I, likely because I'm a millennial, had never been to a Sears Holdings Corp.-owned (SHLD) Kmart before. Until recently.

In May, I visited a Brick, N.J., Kmart location. My trip gave me an understanding as to why the failing retailer announced, on Thursday, Aug. 24, its plans to close an additional 28 Kmart stores, on top of the 180 Sears and Kmart locations it has already shuttered this year and the 150 more it plans to close in the third quarter.

The store was dingy, dirty and disorganized, far worse than the Sears store I recently visited that I thought was a horror show. Plus, the location was poorly stocked, despite the fact that I arrived around 9 a.m., only one hour after it opened.

I also now understand why the retailer, led by Chairman and CEO Eddie Lampert, has failed to turn a profit in 30 out of the last 38 quarters and seen same-store sales declines in 12 of the past 14 quarters.

Before the market open on Thursday, Sears reported yet another abysmal quarter, despite touting a turnaround effort that included hashing out a deal with Amazon.com Inc. (AMZN) - Get Report to sell its Kenmore products on the e-commerce behemoth's site.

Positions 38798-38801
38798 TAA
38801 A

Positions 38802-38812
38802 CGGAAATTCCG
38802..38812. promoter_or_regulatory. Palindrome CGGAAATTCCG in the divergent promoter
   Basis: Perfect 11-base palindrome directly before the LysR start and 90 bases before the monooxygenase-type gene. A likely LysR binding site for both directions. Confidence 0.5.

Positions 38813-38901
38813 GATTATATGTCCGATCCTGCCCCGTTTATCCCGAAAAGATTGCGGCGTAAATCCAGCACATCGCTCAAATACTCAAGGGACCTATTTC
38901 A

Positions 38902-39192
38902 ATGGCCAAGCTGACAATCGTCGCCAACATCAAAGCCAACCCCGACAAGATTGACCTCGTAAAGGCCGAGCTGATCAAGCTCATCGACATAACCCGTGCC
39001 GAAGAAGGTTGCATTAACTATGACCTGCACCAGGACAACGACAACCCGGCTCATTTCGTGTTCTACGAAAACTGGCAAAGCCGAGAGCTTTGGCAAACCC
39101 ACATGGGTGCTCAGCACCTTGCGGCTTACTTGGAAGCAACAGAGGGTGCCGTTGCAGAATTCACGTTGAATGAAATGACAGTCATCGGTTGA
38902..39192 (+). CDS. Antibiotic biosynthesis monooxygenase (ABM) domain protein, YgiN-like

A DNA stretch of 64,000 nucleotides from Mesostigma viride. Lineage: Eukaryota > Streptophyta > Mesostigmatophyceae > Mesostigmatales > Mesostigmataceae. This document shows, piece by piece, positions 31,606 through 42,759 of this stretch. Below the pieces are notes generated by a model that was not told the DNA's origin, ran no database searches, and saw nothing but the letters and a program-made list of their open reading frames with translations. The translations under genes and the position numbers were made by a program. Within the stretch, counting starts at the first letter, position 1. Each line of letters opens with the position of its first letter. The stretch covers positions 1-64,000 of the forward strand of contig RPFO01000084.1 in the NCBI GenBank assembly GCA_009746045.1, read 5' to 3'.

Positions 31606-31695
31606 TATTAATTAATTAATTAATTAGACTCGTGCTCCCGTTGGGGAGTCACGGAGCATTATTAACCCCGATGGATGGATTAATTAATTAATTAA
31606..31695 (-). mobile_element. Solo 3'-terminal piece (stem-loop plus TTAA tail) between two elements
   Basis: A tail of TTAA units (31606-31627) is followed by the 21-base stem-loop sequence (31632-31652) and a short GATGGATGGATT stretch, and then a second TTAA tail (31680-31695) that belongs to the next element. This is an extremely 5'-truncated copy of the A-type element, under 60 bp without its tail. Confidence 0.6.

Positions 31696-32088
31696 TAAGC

In May 2016, Sears said it was exploring alternative options for its flagship Kenmore, Craftsman, DieHard and Sears Home Services businesses. In January, Stanley Black & Decker Inc. (SWK) - Get Report paid an initial consideration of $525 million for Craftsman, with the deal valued at up to $900 million.

On Thursday, Sears reported second-quarter revenue slipped to $4.37 billion from $5.67 billion in the year-ago period and posted a net loss of $2.34 a share. At the close of the 13-week period ended July 29, Sears held a scant $442 million in cash, of which only $191 million is available under its credit revolver. Comparable store sales plummeted 11.5% across both Sears and Kmart banners in the quarter.

Here's how my trip to Kmart proved that Sears is failing.

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